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Islamic militants fight Yemen troops for control of city, locals say

From Mohammed Jamjoom and Hakim Almasmari, CNN
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Unrest rocks Yemen
  • NEW: At least 5 protesters are dead and 90 wounded in Taiz, a medical official says
  • Hundreds of government troops battle militants in Zinjibar, witnesses tell CNN
  • A rebel tribe says it will hand back government buildings it has been occupying in the capital
  • Mediators try to work out a truce between tribal groups and the government
  • Yemen
  • Aden
  • Sanaa
  • Ali Abdullah Saleh

(CNN) -- Embattled Yemeni President Ali Abdullah Saleh met Sunday with top military and security officials Sunday to talk about "hostilities and crimes" occurring in his country, the Yemeni State News Agency reported.

The meeting came amid new reports of clashes between security forces and anti-government protesters in Taiz, where witnesses said tens of thousands of demonstrators had taken to the streets Sunday.

Dozens of people were wounded as security forces opened fire on the demonstrators in an effort to disperse them, witnesses told CNN Sunday. Hundreds of protesters responded by throwing rocks at the security forces, which drew more gunfire from the troops, witnesses said.

A medical official in Taiz estimated that at least five people were killed and 90 people had been wounded in Sunday's violence.

Government troops battled suspected Islamic militants for control of a coastal city in Yemen, witnesses said, two days after many soldiers and police abandoned the city.

Hundreds of soldiers had moved back into the city by Sunday and were fighting the militants in Zinjibar. At least 35 people were hospitalized, according to a medical official who asked not to be named for security reasons.

The militants "suddenly arrived and in large numbers. There were no clashes when they arrived on Friday night. We tried to complain to security forces but could not find them," said a resident of the city of Zinjibar, east of Aden, who also asked not to be named for security reasons.

By Saturday, "hundreds" of masked militants controlled the main streets of the city, locals said.

About 200 militants began "attacking ferociously and took everybody by surprise" Saturday morning, according to a Yemeni government official who asked not to be named, since he was not authorized to speak to journalists.

Chaos followed as government security forces, including police and soldiers, abandoned their posts, the government source said.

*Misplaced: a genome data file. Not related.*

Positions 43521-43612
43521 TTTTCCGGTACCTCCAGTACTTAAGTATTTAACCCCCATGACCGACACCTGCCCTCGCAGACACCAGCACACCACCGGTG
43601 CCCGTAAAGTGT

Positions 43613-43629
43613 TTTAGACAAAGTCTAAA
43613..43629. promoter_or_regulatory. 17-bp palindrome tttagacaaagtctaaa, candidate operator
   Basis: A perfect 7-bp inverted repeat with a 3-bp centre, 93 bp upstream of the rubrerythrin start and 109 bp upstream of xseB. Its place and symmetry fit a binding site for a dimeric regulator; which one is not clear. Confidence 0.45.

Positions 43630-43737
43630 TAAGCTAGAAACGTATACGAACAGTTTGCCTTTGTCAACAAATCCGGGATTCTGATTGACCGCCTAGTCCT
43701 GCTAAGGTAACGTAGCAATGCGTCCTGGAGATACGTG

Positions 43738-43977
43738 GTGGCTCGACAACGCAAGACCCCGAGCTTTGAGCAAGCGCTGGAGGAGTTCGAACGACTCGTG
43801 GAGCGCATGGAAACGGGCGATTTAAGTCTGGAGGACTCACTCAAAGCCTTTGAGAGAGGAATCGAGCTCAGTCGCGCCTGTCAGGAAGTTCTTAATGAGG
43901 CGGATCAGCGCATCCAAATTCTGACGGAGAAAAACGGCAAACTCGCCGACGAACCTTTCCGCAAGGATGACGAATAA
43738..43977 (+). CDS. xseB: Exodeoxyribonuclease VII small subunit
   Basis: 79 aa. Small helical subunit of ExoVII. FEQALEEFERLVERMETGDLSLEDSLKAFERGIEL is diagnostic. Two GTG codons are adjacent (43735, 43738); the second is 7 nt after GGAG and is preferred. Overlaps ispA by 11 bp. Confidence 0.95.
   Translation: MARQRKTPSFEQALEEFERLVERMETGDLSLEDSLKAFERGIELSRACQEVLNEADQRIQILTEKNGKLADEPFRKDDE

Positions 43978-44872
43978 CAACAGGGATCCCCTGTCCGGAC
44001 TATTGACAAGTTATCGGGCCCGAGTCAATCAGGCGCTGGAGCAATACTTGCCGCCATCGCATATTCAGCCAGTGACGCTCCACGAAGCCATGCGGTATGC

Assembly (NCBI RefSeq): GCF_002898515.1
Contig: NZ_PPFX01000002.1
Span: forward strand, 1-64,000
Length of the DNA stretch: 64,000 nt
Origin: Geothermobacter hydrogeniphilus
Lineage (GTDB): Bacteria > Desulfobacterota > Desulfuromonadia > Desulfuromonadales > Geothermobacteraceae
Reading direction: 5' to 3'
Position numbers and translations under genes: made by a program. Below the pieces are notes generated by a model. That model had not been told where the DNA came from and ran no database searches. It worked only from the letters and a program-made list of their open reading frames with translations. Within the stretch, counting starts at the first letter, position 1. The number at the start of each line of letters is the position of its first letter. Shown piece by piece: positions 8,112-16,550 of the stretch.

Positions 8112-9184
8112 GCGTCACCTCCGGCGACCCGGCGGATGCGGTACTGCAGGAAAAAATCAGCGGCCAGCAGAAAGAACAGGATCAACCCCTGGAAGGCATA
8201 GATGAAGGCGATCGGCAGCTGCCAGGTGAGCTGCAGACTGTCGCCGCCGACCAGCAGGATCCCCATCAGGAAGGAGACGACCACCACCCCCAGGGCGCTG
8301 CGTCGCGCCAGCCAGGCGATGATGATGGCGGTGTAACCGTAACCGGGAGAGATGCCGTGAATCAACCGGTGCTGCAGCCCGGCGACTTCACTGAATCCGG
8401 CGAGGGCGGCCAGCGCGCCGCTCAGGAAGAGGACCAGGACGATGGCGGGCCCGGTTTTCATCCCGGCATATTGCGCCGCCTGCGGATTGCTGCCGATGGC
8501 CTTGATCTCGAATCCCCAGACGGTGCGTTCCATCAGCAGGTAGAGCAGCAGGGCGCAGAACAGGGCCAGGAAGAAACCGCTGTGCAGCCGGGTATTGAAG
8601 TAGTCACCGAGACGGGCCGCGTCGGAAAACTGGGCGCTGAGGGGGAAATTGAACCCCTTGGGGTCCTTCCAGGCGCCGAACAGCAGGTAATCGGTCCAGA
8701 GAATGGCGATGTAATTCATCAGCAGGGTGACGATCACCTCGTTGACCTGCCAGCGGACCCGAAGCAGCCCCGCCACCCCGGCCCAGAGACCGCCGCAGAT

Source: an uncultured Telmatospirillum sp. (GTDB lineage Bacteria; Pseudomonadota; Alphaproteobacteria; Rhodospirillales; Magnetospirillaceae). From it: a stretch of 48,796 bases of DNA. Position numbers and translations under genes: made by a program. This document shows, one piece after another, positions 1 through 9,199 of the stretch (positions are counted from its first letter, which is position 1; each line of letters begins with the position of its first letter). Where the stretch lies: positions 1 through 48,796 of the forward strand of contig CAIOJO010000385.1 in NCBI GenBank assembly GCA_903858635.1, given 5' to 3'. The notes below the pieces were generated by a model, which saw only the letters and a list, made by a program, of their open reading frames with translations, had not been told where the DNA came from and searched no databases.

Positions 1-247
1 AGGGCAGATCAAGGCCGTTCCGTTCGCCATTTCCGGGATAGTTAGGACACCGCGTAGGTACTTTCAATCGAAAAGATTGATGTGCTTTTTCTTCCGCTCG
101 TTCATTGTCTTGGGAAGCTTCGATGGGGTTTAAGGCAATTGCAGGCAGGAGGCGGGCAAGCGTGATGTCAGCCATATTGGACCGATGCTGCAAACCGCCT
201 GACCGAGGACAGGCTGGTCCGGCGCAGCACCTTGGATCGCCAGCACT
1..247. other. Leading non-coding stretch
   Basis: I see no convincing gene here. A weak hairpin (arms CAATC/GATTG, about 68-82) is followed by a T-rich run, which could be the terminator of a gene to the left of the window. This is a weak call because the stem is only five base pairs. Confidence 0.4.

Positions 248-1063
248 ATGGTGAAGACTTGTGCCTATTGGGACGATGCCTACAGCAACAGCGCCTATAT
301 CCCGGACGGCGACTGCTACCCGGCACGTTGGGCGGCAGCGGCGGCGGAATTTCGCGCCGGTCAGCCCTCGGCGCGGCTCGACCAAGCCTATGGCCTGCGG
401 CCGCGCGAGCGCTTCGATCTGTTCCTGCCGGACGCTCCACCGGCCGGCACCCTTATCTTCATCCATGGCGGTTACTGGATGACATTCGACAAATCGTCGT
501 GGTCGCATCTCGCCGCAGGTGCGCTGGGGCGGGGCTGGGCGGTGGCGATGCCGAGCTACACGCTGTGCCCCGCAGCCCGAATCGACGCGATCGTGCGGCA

Heavy fighting raged Sunday between the Yemeni Army's 25th Mechanized Brigade and the militants, the source said.

More than two dozen soldiers have been killed since the start of the battle Saturday, the source said.

Abyan province, where Zinjibar is located, is a hotbed of Islamic militancy in Yemen, a country that has become a key battleground against al Qaeda.

Witnesses in the city described the forces in Zinjibar as "Islamic militants" but did not specify that they were al Qaeda.

Meanwhile, in the capital Sanaa, both the government and the al-Hashid tribe say they have not reached a cease-fire agreement after days of street battles.

But a spokesman for the tribe says it is handing back key government buildings it has been occupying.

"Hashid tribes have given the government a number of buildings back after (President Ali Abdullah) Saleh promised not to use them to launch attacks on the tribes," Abdulqawi al-Qaisi said.

"However, this does not mean that a cease-fire has been signed," he said, saying it meant the tribe was "cooperating for a cease-fire to succeed."

Government spokesman Tarq Shami said no deal had been made with the tribe, but that it would halt all military action against them for two days to allow mediators to broker a deal between the two sides.

Neither side said which facilities were involved. The tribe has been occupying four government ministry buildings.

Shami said the government could retake the buildings "in no time, but (the government) does not want violence."

The powerful al-Hashid tribe rose up against long-time leader Saleh in the last week, after he backed out of a regionally brokered deal meant to ease him out of office and end months of demonstrations of the kind that have swept the Arab world this year.

Saleh has been resisting protests calling on him to step down after 33 years in power.

The recent fighting has raised fears of a full-blown civil war in Yemen, an impoverished, arid and mountainous nation that has been a key U.S. ally in the battle against the al Qaeda terrorist network.

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